The next time another mum tells you what a brilliant job they're doing, look them squarely in the eye and say: "You're a big, fat fibber!" (Though perhaps without the 'big' and 'fat' bit).
For a new survey reveals what we all know and rarely share: that mothers routinely lie to make the world think they have the parenting skills of Super Nanny.
Parenting website Babycentre spoke to 1,000 mums for its Secret Life of Mum survey and found that 53 per cent of women feel so much pressure to be perfect that they resort to porkies.
Thankfully, the survey didn't talk to housedads or I could have told them that this morning alone I've taught my three perfect children to play the violin while they helped me clean the house and unload the dishwasher and washing machine, all in perfectly polite silence. Then they gave me a massage with a nice cup of tea.
I definitely DIDN'T stick my half-term horrors in front of the telly and/or computer and scream at them from the top of the stairs to 'STOP WRECKING THE LIVING ROOM, YOU LITTLE MONSTERS' because we don't do TV or shouting in our family. Ahem, but I digress.
The new research showed that it's not just with other parents that mums feel the need to put a positive spin on things.
One in three mums (32 per cent) confessed to not being truthful when talking to their midwife or health visitor, and nearly three quarters of mums (71 per cent) admitted to lying to their child to make their day easier.
Sasha Miller, International Managing Editor for BabyCentre, said: "The Secret Life of Mum survey holds a mirror up to hectic family life and reflects the shortcuts most parents take, but few want to talk about.
"Using the TV to keep kids quiet? Nine out of 10 mums do this. Replacing the bedtime story with a TV show? One third of mums say they've done this. Chocolate and sweets for their dinner? This happens in a fifth of families every once in a while.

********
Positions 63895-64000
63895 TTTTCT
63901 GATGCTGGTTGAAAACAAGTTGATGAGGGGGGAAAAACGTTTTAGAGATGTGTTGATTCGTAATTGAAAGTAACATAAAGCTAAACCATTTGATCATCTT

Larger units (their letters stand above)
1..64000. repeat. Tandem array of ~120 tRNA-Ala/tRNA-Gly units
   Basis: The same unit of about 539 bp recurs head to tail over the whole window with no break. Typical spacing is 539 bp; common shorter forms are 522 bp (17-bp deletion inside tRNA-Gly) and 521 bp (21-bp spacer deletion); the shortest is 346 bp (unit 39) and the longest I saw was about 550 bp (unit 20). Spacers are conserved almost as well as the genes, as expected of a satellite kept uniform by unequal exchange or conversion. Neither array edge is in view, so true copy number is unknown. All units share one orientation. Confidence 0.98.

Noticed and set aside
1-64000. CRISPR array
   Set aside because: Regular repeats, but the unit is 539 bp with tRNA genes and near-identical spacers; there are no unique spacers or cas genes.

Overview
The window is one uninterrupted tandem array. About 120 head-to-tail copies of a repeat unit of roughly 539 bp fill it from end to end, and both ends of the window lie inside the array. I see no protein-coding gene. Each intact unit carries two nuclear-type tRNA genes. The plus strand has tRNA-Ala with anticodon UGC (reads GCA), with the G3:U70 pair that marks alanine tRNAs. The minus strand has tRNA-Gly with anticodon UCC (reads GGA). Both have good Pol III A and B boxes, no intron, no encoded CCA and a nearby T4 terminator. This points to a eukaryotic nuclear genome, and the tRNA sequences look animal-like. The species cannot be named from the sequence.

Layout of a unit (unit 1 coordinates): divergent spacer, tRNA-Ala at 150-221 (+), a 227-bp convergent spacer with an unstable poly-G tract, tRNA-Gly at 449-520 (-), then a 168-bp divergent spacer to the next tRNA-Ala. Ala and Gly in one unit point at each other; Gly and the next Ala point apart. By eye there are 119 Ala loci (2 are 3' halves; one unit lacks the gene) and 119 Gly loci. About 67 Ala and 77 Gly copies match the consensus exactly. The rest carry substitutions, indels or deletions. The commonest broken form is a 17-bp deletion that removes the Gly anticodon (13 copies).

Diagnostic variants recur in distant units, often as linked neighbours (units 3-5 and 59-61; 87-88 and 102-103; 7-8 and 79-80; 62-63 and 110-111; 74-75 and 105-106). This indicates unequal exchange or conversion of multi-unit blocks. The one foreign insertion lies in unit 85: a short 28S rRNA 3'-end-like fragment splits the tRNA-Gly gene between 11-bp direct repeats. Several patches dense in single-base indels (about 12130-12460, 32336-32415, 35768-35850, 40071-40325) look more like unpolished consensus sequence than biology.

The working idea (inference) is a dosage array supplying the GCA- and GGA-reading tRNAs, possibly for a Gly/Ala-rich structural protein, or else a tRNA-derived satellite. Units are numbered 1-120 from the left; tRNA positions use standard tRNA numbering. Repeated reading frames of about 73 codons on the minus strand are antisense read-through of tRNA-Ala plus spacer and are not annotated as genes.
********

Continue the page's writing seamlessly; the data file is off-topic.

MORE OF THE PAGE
"Parenting is a tough job. We all struggle from time to time. I don't think mums should ever feel bad about admitting to cutting corners.
"What I find really interesting is how mums tell us that they try to keep up appearances with parents they meet in the real world but online there is nothing they won't share.
"In our community mums are always confessing to less-than-perfect mummy moments. And they find that when they do, they get a chorus of other mums saying: 'Oh yes, I've done that too!'
"You can be anonymous in the online world so it's easier to be honest and it makes you feel so much better to find out that you're not alone."
The survey also found that two fifths of mums have felt dislike for their child. The same number of respondents said that they have compared one child unfavourably to another, and amongst working mums, three quarters admitted to feeling relieved to go back to work on a Monday morning.
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